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"Christ is the victim, priest and altar of his own sacrifice"

Mass And Dedication Of The Altar at St John's Church, East Melbourne,
Celebrated By Archbishop Denis Hart,
on Sunday, 25th November, 2001, at 5.00pm

Introduction

Dear Brothers and Sisters,

I am delighted to be with Father Joe Tien and all of you in the community for the consecration of this altar and sanctuary in St John's Church. It is highly significant because the ancient Fathers of the Church said as they meditated on the word of God, "Christ is the victim, priest and altar of his own sacrifice."

It is by people that God is worshipped. This holy place and the work given to the preparation and consecration of this altar is a reminder that we are a holy people set apart for God.

As our ceremony begins this fact is emphasised by the blessing and sprinkling of holy water upon us, God's holy people.

Homily

My dear Brothers and Sisters,

We are taking part in one of the most solemn acts of worship of the Church. Although it is by the celebration of Mass that this altar is made holy, the prayers and ceremonies which we use are intended to illustrate the importance of who we are as God's people and of what we do each time we offer the Mass.

It is with great joy that we gather as a community to recognise our total dependence on God. This altar is the focal point of our Mass. We remember that when Jesus gave himself on the cross he himself was the priest, the altar and the victim. The Church teaches that each of us as Christians are spiritual "altars" by baptism. This means that we are holy places. Original sin is driven out from us and God comes in to take possession of us. In Confirmation God sends us the Holy Spirit to teach us everything that is true, to stay with us forever and to make us his temple or his holy place.

The Lord wants our words, our deeds, to be holy, to lead towards Him, to build up the community of the faithful and to give hope and challenge to the people among whom we live.

I do congratulate you here at St John's Church. Many of you have suffered in professing your Catholic faith or have been severely challenged in your journey to Australia. Thank you for your ongoing witness in the midst of a world, which is largely forgetful of the wonder of God. Yet our role as Christians is to bring hope to that world by providing a new vision. The fact that we are gathered for the Mass, the greatest prayer of all, shows how God works through each of us. Let us not underestimate who we are or what we do.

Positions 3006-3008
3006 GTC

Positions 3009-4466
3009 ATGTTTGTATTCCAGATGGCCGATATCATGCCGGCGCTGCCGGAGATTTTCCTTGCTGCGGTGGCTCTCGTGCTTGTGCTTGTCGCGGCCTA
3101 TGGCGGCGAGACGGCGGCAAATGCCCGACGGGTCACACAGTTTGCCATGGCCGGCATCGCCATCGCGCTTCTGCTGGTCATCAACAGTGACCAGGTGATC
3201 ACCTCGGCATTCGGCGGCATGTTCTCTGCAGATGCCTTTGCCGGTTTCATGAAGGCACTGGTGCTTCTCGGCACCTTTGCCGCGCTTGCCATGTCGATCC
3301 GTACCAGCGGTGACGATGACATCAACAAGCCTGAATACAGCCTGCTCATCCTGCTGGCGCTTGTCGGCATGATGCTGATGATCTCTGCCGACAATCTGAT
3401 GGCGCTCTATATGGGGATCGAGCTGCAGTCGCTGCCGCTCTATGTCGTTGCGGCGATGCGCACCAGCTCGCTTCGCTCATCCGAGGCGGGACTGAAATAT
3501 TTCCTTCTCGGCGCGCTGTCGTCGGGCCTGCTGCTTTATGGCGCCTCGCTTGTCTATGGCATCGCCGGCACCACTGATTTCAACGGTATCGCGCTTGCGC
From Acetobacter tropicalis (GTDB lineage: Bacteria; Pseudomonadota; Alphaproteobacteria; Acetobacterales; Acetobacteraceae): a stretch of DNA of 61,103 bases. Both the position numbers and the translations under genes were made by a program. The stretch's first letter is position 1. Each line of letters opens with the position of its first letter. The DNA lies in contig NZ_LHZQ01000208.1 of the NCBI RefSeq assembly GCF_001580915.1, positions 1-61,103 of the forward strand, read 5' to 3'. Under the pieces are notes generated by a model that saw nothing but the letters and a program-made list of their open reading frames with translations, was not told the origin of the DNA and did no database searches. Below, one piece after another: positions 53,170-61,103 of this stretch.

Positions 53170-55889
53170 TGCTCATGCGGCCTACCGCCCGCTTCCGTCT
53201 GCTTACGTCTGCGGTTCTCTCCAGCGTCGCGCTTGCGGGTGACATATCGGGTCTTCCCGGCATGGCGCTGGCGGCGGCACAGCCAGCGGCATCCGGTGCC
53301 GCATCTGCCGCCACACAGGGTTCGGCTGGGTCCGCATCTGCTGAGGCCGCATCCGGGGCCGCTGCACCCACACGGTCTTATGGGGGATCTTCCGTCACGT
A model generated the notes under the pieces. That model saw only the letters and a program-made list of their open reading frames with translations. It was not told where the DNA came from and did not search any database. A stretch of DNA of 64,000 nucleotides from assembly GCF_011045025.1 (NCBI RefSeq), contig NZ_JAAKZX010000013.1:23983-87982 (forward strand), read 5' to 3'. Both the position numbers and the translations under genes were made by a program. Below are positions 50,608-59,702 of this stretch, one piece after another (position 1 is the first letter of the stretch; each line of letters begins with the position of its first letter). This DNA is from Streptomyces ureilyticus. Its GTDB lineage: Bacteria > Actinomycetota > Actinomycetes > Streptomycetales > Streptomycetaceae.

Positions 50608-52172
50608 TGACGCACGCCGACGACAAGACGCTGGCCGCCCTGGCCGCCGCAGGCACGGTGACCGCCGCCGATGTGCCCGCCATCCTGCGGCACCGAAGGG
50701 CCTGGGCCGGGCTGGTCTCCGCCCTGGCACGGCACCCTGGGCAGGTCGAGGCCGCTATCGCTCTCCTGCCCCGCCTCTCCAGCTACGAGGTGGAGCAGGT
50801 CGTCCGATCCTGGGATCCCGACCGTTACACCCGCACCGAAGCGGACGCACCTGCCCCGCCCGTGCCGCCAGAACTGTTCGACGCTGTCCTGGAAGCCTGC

In consecrating an altar we say that the altar represents Jesus Christ and that the Christian spiritually is an altar. Since Christ, the head and teacher, is the true altar his members and disciples are also spiritual altars on which the sacrifice of a holy life is offered to God. This means that holiness is not only for priests and religious. It is for each one of us.

The great Fathers of the Church, Saint Ignatius of Antioch, Saint Polycarp, Saint Gregory, and Origen, have said, "Christians who give themselves to prayer, who offer petitions to God and present sacrifices of supplication, are the living stones from which Jesus Christ builds the Church's altar." It is through your work, your monetary contributions and above all your prayers that the provision of a new consecrated altar here in St John's has been possible.

This is a sign of your love and reverence for God. This is a reminder that this sacred place in the midst of your homes is a place where we can meet God face to face.

This altar is a table of sacrifice because in the Mass all that Jesus did in dying on the cross is brought powerfully to us and we receive him in Holy Communion. "Our blessing cup is a communion with the Blood of Christ." (1 Corinthians 10:16.17)

So when we come into the church let us see the altar as the sign and reminder of Christ. Or as Pope Pius XII said, "As the focal point around which the Church's other acts of worship are centred." (Mediator Dei AAS 1947, 529)

Immediately after this homily we will make our profession of faith and then invite all of the saints to pray for us as we place the relics beneath the altar. Then follows a prayer of dedication, which highlights what we have already said.

The altar is anointed just as people are anointed as a sign of their oneness with God.

The altar is incensed and as the smoke arises this is a reminder of the constant aroma of our prayer going up to God.

Finally, the altar is covered and lights are placed upon it as a reminder that Christ is the light of the world and we are called to reflect his light in the deeds of every day.

This evening is a moment when we come humbly into the presence of our God, wondering at the way in which he comes close to us through external signs. May this altar be a place of powerful remembrance of God's presence. May it provide us with comfort and conversion. May it lead us joyfully into eternal life and may the Lord bless you for your love, dedication and generosity in constructing this altar.

 

+ Denis J. Hart,
Archbishop of Melbourne.

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